Or why there are bathrooms with no window, even on an external wall...
If you are having a bath, or shower, you would rather not want anybody watch you :)
2. No, there are two much older. Neither is Iceland's. One still (and always) legally in force.
If you mean the American one, they have written that the 3rd May constitution was the first in Europe, the second in the world (after just the American one). If you know an older one - tell us about it :)
Something that isn't known even by most of Poles is that between 1974 and 1991 Poland had the tallest object in the world - a longwave radio broadcasting antenna. And nothing tallest had been built anywhere before 2010.
When he emigrated there wasn't even a Poland on the map.
And what does it have in common with his nationality? Poland didn't exist on the world map for 123 years, but it survived as a nation, although the occupying countries were doing their best to destroy Polish culture. I wouldn't say it's anything unique, but still the lack of Poland on the maps doesn't mean he couldn't be a Pole.
According to Wikipedia he was Jewish. But there were many Jews that considered themselves Poles at the same time. To be sure about his nationality, one would have to find sources relating what he was saying about it.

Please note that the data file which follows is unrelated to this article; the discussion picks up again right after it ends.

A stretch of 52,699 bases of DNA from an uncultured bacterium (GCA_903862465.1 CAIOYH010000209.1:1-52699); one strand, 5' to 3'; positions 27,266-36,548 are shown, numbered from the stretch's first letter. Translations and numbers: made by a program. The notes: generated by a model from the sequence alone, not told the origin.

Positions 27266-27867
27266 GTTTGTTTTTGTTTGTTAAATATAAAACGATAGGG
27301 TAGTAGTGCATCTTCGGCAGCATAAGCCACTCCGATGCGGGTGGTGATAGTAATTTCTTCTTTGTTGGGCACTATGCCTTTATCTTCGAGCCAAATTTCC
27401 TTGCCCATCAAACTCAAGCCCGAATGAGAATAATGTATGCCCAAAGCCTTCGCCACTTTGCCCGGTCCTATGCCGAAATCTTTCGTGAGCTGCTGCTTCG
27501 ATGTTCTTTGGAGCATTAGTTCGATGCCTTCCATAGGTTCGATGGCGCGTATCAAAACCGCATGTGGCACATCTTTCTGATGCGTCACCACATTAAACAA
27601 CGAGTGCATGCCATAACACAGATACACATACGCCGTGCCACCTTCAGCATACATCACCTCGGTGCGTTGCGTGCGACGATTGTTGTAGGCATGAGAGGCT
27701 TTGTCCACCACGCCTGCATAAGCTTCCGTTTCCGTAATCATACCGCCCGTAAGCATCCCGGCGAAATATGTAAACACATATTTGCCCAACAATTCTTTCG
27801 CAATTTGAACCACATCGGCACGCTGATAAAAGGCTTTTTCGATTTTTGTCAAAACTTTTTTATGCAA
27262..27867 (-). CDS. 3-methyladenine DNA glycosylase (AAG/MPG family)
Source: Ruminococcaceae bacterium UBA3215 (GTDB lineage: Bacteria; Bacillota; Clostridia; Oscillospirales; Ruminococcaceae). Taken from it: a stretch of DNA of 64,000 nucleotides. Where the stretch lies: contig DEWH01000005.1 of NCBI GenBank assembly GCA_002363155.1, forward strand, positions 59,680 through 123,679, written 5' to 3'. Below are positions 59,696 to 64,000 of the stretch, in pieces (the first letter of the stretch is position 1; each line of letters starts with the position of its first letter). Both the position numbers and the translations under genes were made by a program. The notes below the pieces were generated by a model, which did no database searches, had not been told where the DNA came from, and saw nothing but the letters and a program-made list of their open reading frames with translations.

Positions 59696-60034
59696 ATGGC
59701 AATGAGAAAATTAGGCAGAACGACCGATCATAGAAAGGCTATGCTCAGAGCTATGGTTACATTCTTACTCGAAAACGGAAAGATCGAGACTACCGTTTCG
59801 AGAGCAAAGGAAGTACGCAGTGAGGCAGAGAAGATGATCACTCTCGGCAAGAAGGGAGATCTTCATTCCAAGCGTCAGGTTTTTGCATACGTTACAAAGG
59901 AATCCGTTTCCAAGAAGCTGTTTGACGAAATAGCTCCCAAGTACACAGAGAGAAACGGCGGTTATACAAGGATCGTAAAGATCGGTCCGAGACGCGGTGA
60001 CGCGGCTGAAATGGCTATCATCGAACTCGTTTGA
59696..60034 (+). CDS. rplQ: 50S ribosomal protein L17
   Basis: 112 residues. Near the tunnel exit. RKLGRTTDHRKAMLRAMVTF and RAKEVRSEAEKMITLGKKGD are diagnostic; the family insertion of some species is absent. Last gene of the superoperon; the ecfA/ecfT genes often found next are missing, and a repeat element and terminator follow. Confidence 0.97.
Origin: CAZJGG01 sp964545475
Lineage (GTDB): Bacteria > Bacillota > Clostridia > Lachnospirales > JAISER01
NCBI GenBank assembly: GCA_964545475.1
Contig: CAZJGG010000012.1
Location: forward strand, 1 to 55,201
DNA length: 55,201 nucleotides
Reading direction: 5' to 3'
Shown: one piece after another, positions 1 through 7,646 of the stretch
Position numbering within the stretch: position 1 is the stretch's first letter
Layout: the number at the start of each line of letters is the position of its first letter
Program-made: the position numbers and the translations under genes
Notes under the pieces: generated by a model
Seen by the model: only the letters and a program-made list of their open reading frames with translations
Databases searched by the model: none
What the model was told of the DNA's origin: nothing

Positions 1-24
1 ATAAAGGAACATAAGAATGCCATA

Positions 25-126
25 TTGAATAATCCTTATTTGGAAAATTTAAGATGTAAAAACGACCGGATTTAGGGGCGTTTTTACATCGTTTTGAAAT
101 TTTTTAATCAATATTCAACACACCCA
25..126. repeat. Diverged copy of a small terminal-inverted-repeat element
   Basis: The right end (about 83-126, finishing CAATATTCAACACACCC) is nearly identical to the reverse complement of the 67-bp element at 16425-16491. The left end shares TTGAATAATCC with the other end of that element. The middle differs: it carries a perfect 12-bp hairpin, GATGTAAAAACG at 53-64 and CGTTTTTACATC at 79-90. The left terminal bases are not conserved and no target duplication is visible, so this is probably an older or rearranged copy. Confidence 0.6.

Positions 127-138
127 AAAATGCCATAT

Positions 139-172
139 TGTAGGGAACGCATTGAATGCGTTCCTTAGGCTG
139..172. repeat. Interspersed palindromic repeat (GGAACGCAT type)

Considering the fact about dog names - personally, I don't know anybody having a dog called Burek. It's known as an example of a name for a dog (another, maybe even a more popular one, is Azor), but I don't believe that there are such statistics at all. There is, however, a proverb "Nie jednemu psu Burek" - literally "Not only one dog is called Burek". Meaning is rather obvious.
About secondary education - currently the final exams (Matura) are deliberately made simple to make Poland look well in statistics.
About Kevin Home Alone and Christmas - I wouldn't call it a tradition, but actually there were some protests of viewers when a TV station that had been showing this movie every Chritmas for a long time (Polsat) once decided not to do it :)
About the film dubbing - it refers only to TV, not to cinemas, and this way of translating movies isn't called dubbing :) It's better than dubbing in that you can still hear the original actors. Dubbing in Poland also exists, but on TV it's used only for movies for children, or for some "for the whole family". In cinemas the films are usually displayed in two versions - with dubbing and with subtitles. Subtitles aren't used on Polish TV almost at all. If so, then rather as an addition to a Polish soundtrack, for the deaf people (they aren't normally displayed on the screen, they are sent via teletext on the 777 page, or now, in the era of digital TV, via the "DVB subtitles").